Dr. Carol Dweck of Stanford University tells of a high school in Chicago that gives the grade Not Yet as opposed to Fail. I know this makes some people scream, “Kids need to learn how to fail!” Exactly, and then they need to learn how to get back up again. That is the genius of Dr. Dweck’s groundbreaking research on the importance of mindset when facing failure, which she describes as having a “growth” mindset instead of a “fixed” mindset.

How do you respond to failure? Those with a fixed mindset typically take it personally (e.g., “I’m a failure.”) or blame some external factor (e.g., “It’s your fault that I failed.”). Those with a growth mindset respond with “Not Yet” and determine how to improve to reach the goal.

Some Things Are Never Easy

Hell and hill are remarkably similar words, or at least that is my recurring thought as I run what I call “the hill” two mornings a week. To call it a hill is an insult to Drescher Mountain. It is a monster.

From my house, the run begins with a 350’ drop in elevation over a winding two-thirds of a mile, which is a perfectly fine way to begin a 5k run. The kicker, of course, is that it ends with a grueling two-thirds of a mile climb up same mountain.

It was three summers ago when I decided that this hill/mountain/monster must be conquered. I’m not sure why. Temporary insanity leads the polls. But decide I did, and after it I went—slowly. I counted nine fire hydrants along the path, so the strategic plan was to conquer the mountain one fire hydrant at a time.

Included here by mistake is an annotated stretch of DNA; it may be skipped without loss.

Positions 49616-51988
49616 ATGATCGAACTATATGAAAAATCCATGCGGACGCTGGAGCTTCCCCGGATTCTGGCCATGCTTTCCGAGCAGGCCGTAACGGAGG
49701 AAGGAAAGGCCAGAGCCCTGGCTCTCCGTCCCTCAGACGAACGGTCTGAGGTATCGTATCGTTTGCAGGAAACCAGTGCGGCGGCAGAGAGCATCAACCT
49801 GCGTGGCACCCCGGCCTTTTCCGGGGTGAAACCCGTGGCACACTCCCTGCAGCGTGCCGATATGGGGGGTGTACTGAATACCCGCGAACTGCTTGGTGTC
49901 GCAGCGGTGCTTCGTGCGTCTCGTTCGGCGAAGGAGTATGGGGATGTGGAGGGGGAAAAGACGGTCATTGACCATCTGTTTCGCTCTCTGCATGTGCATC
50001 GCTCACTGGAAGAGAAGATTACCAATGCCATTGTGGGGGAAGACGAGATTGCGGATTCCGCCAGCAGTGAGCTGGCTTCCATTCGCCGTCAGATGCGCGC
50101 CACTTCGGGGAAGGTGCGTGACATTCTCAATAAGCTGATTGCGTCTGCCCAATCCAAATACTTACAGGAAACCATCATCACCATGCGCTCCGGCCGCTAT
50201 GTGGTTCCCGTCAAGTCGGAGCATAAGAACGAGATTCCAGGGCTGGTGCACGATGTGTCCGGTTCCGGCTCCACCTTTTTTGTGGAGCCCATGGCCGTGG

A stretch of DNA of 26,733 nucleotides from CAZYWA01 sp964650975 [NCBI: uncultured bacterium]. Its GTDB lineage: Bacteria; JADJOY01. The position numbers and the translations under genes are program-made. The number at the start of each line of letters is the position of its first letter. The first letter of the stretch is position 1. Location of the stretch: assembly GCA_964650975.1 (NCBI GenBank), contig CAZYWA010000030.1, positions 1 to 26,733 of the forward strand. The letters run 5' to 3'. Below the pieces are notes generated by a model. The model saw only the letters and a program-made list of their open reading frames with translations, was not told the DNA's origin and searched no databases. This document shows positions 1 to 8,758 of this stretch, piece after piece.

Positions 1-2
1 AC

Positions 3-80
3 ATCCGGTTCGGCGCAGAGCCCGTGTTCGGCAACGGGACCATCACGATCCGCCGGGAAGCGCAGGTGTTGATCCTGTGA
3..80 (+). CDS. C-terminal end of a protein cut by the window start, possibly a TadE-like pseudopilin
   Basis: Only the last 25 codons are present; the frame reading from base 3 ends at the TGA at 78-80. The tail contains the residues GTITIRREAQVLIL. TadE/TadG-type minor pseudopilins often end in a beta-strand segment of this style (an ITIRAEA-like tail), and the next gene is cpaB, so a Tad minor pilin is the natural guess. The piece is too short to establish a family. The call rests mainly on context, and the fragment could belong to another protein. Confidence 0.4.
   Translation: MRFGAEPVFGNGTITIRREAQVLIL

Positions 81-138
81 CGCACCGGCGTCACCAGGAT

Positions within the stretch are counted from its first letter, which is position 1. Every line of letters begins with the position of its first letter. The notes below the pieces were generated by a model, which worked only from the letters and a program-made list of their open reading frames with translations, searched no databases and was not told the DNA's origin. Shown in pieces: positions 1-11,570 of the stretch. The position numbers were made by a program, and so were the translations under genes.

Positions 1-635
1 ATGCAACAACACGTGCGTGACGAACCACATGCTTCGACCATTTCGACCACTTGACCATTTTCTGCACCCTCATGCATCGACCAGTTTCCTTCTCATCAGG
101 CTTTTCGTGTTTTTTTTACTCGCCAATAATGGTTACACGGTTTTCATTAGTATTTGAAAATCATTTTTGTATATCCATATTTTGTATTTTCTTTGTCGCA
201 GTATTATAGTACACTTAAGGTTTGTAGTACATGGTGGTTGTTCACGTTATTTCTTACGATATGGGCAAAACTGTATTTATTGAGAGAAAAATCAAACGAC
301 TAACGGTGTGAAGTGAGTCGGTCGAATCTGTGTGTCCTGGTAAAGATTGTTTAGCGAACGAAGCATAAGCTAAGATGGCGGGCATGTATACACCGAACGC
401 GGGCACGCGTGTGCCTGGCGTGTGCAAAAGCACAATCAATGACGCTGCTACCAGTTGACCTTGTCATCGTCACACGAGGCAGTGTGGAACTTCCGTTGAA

The first fire hydrant was okay because a person could reach it with a good spit from somewhat level ground. The second wasn’t too bad, but the third made me cry. Four, five, and six required therapy, and I cannot even begin to describe seven and eight—those fire hydrants worship Satan. Fire hydrant number nine and the final stretch run to my house were bad only in the sense that after fire hydrant eight I displayed a remarkable resemblance to a Will Ferrell crying scene.

But I did it. Conquered the mountain.

I’m leaving out an important part of the story. All along, my plan was to do more than conquer the mountain, presuming that continuing to conquer the mountain would lead to some beautiful day when running up that blasted hill would be easy. I thought that was rational.

Rational or not, it was wrong. It has been years since that first glorious victory and it is not even close to easy. It is hard, every single time.

After reflecting on this somewhat depressing reality on yet another morning run, a new thought arrived: Maybe some things aren’t meant to be easy. And maybe that’s okay.

Getting up early for a difficult job, battling a chronic illness, losing loved ones, or even running up a mountain—maybe it would be an insult to the thing itself if it ever became easy.

I’m going to mention my friend, Stephanie, again because she told me about a line in the play Rabbit Hole that compared grief to a brick that you carry around in your pocket: The brick never leaves, but you get to where you don’t notice it so much and, in fact, when you do notice you realize that you don’t want it to go away.

Maybe that is what I am learning today. Some things aren’t meant to be easy, but that’s okay. If they were easy, you might forget to appreciate something worthwhile.

The thought arrived somewhere around infernal fire hydrant eight this week that maybe perseverance is not sticking with something until you conquer it. Maybe perseverance is better understood as sticking with something even when you never conquer it.

There is a famous chapter in the Christian Bible all about people who did that very thing, and they called it “faith.”

Maybe I could rename my morning nemesis Faith Hill, but that would just sound silly.